China’s Government: Natural Disasters Cost $3.3 Billion in First Quarter

FILE PHOTO: Paramilitary police officers remove snow from a road following snowfall in Beijing, China February 21, 2024. REUTERS/Florence Lo/File Photo
FILE PHOTO: Paramilitary police officers remove snow from a road following snowfall in Beijing, China February 21, 2024. REUTERS/Florence Lo/File Photo
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China’s Government: Natural Disasters Cost $3.3 Billion in First Quarter

FILE PHOTO: Paramilitary police officers remove snow from a road following snowfall in Beijing, China February 21, 2024. REUTERS/Florence Lo/File Photo
FILE PHOTO: Paramilitary police officers remove snow from a road following snowfall in Beijing, China February 21, 2024. REUTERS/Florence Lo/File Photo

Floods, droughts, an earthquake and freezing conditions in China caused direct economic losses of 23.76 billion yuan ($3.28 billion) in the first quarter, the government said on Saturday.

The emergency management ministry cited damage from several cold spells, a 7.1 magnitude earthquake in the northwestern region of Xinjiang, landslides in Yunnan province in the southwest and flooding on the Yellow River.

The disasters killed 79 people while 110,000 needed emergency relocation and resettlement and 10.4 million people across 26 regions and provinces were affected in the period, the ministry said in a report, according to Reuters.

Other natural disasters included a drought in the southwest affecting 424,000 hectares (10,500 acres) of crops, sandstorms in the northwest and forest fires in the southwest and south.

Last year natural disasters in China caused 345.45 billion yuan ($47.7 billion) of direct economic losses, with 691 people dead or missing, the ministry reported in January.

In January the ministry said it plans a three-year campaign to tackle problems hampering response times during disasters and accidents, including production safety lapses in sectors like mining.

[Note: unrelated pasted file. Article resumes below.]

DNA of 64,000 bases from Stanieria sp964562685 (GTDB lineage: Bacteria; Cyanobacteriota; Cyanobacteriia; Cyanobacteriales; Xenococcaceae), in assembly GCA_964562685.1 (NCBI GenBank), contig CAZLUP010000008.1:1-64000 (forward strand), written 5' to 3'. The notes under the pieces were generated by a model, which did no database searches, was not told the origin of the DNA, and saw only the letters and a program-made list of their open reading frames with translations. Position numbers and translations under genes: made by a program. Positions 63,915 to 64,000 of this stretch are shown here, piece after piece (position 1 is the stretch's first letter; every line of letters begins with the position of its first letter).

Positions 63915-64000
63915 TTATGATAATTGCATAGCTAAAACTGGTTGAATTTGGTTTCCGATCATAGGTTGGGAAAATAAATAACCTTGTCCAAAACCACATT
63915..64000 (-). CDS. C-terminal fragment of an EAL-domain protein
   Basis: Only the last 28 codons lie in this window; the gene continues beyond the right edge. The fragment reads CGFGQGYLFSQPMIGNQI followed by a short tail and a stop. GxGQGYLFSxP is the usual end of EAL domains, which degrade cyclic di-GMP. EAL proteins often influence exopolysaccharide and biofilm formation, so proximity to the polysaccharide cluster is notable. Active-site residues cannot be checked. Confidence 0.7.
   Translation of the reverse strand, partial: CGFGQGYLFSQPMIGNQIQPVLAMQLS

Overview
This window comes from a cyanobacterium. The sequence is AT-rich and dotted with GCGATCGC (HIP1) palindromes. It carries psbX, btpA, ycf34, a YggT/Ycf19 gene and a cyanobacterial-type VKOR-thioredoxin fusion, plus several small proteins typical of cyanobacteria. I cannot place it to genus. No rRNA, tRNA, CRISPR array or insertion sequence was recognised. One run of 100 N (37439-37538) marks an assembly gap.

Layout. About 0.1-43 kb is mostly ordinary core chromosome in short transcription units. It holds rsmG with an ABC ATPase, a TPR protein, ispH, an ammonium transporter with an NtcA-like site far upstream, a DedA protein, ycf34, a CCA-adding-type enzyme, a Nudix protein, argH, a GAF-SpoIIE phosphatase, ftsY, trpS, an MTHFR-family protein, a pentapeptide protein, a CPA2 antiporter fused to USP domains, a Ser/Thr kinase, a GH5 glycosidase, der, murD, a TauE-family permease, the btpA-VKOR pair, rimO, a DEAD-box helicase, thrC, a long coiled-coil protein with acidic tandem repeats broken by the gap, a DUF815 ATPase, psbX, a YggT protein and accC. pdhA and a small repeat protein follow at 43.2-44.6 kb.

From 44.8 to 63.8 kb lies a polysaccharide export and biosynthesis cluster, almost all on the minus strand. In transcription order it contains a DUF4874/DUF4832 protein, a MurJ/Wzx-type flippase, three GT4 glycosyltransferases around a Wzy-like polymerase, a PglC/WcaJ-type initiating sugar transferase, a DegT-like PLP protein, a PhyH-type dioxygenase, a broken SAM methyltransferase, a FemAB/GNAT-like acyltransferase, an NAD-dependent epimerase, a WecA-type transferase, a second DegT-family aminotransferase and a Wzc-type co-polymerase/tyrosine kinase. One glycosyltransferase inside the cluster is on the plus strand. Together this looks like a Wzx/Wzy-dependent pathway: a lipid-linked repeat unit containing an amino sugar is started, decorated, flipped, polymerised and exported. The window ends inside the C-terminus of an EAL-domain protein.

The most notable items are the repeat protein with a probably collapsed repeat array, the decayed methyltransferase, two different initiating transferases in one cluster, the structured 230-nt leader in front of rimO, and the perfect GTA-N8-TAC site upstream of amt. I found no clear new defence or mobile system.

Maritime Disruptions Cast Shadow on Global Energy Security

A container ship passing through the Suez Canal (Suez Canal Official Website)
A container ship passing through the Suez Canal (Suez Canal Official Website)
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Maritime Disruptions Cast Shadow on Global Energy Security

A container ship passing through the Suez Canal (Suez Canal Official Website)
A container ship passing through the Suez Canal (Suez Canal Official Website)

As the world focuses on the Red Sea due to rising attacks on passing ships, experts warn of growing threats to the region's shipping lanes, which could impact global energy security.

Some link the disruptions to regional geopolitical changes, while others believe they are part of a planned strategy due to the area’s natural resources.

Recently, a commercial ship off Yemen’s coast issued a distress call after a missile attack.

This incident coincided with the first international conference on energy security through maritime safety kicking off in Cairo, organized by the Saif Bin Helal Center for Studies and Research in Energy Sciences.

The conference stressed that secure waterways are essential for energy exports and development.

“The region is unstable. Geostrategic, economic, and security challenges are mounting,” warned former Arab League Secretary-General and Egyptian Foreign Minister Amr Moussa at the opening of the conference.

“Disruptions in maritime routes threaten the stability, sovereignty, and wealth of nations. These are broad challenges, not just Red Sea issues—they’re reshaping global interests,” he added.

With this warning, he highlighted the ongoing turmoil in the Suez Canal, Bab el-Mandeb, and the Black Sea.

Moussa also warned about the risks of alternative routes being studied by various countries.

“These routes will serve specific national interests, not the security of international trade,” he cautioned.

On his part, Former Egyptian Petroleum Minister Osama Kamal stressed the vital role of the region’s waterways, especially with Gulf nations being major energy players worldwide.

He pointed out that without energy, there can be no development.

As the conference continued, British security firm Ambrey reported that a merchant vessel off the Yemeni coast took on water and tilted to one side after being targeted with three missiles.

The vessel issued a distress call stating it had sustained damage to the cargo hold and was taking on water approximately 54 nautical miles southwest of Yemen’s Hodeidah, Ambrey added.